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Meteor Shower, Comet Above Oregon and the Coast - Sort Of

Published 12/11/2018 at 4:49 AM PDT
By Oregon Coast Beach Connection Staff

Meteor Shower, Comet Above Oregon and the Coast - Sort Of

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(Oregon Coast) – It's enough to give you the astronomy version of road rage: two intensely bright sky displays are headed for Oregon and the coast but it will likely be too cloudy to see them. The most intense meteor display of the year happens right about now and a magnificent comet is making a splash in the night. (Above: the moon and stars make streaks at Manzanita with a long exposure).

What may be the brightest meteor shower of the year is underway right now, running until December 16. The Geminid meteor shower actually peaks on December 13 and 14, but the Oregon coast probably won't get to see it as the forecasts are calling for cloudy skies at night. However, Oregon forecasters haven't nailed some of the sunnier moments that popped up recently around the coastline, so there's always that chance they're wrong and there will be some breaks in the night sky.

Inland Oregon, such as around Portland, will see some minor clearing during those overnight hours, which should make for some sightings on Thursday morning and Friday morning. You'll need to head to less well-lit regions in the vicinity of major towns. As many as 120 streaks per hour may be visible, and winter skies are much clearer than other times of the year.

According to Jim Todd of Portland's OMSI, the Geminids will generally be coming from all directions in the sky, but many will have a path traceable to the constellation Gemini near the star Castor. If you can, start looking just after skies get really dark: they hit the atmosphere at a shallow angle and then burn slowly across the sky.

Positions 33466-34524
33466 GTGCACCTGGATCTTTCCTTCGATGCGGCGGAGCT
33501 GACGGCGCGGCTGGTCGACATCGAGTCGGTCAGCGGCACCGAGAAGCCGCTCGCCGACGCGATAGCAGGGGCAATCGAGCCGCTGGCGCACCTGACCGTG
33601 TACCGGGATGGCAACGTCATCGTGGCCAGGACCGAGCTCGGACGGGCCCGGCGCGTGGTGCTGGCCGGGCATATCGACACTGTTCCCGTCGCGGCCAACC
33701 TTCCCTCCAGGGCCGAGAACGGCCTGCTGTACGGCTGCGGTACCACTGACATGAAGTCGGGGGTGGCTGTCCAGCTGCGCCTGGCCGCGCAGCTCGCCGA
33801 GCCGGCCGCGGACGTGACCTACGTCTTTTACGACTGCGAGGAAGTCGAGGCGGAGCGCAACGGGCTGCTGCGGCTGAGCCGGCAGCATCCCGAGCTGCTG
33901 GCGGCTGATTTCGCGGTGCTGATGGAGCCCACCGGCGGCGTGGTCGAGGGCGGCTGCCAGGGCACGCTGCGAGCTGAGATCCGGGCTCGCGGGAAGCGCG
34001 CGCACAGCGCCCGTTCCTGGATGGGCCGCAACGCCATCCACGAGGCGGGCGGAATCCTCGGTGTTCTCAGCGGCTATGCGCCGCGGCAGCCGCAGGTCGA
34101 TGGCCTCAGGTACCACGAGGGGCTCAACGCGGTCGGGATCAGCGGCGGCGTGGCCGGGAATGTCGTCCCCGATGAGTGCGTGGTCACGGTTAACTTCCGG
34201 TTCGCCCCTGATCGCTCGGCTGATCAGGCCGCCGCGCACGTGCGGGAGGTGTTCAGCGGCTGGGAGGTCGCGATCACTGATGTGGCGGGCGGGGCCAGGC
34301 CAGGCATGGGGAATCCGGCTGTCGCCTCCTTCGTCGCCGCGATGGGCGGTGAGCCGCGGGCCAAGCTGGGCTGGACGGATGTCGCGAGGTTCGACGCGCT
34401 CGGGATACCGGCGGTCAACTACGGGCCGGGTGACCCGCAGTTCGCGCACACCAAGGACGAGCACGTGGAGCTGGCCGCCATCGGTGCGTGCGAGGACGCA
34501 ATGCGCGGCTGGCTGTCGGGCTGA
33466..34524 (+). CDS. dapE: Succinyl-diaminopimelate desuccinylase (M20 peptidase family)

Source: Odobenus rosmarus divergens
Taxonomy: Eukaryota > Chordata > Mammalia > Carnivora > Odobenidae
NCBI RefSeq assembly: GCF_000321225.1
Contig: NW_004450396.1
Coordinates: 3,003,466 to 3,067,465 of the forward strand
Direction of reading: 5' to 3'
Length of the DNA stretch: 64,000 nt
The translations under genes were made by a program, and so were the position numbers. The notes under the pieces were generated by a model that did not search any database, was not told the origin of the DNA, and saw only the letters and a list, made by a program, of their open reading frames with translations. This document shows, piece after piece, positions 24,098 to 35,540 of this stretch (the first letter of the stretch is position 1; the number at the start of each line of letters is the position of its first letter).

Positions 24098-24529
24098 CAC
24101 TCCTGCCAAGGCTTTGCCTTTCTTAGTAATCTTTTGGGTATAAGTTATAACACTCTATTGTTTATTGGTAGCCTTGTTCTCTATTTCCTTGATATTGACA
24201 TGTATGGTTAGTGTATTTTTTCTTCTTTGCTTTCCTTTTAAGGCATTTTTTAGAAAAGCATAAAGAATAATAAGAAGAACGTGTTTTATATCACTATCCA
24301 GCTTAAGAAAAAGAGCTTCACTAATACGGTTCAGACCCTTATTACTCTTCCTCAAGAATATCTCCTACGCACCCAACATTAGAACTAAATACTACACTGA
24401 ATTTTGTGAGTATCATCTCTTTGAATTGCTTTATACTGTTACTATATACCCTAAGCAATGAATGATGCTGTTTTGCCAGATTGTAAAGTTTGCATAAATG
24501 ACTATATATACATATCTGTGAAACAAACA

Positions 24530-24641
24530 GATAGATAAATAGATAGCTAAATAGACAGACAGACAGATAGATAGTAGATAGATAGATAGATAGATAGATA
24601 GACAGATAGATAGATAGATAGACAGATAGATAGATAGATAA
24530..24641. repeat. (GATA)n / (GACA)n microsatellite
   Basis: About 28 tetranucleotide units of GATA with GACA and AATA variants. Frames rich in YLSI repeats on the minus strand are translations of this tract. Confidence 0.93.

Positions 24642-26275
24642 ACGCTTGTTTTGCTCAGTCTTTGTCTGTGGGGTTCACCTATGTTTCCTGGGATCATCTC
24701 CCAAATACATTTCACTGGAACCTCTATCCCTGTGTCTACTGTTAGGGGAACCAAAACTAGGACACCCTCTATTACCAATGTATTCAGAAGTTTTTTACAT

The Geminids are debris from an asteroid called 3200 Phaethon, which has some unusual characteristics in its orbit. It behaves a little more like a comet: since it does actually move in an orbit it's been nicknamed the “rock comet.”

If you're looking for another reason to feel frustrated with Oregon coast weather this time of year, the brightest comet of 2018 will give you plenty of astronomy rage. Comet 46P/Wirtanen passes Earth every 5.4 years, but on Monday, December 16, it will zip by at its closest distance to our blue world. It's also known by the name "Christmas Comet."

Monday is looking cloudy for both the Oregon coast and the inland region, however.

Its orbit is one of the closest to the Earth since the 1950s, but it is not exactly completely visible with the naked eye. You'll find it in the eastern horizon, showing itself as a faint blue dot. On December 16, it will be approximately between Aries and Taurus, rising higher in the night sky each consecutive night. (You can see photos of the comet here).

Currently, NASA reports some 3,535 known comets. Like all of them, 46P is a loosely bound conglomeration of ice and rock, with the tail showing because the trail of debris it leaves behind gets heated up by the sun. See Oregon Coast Weather.

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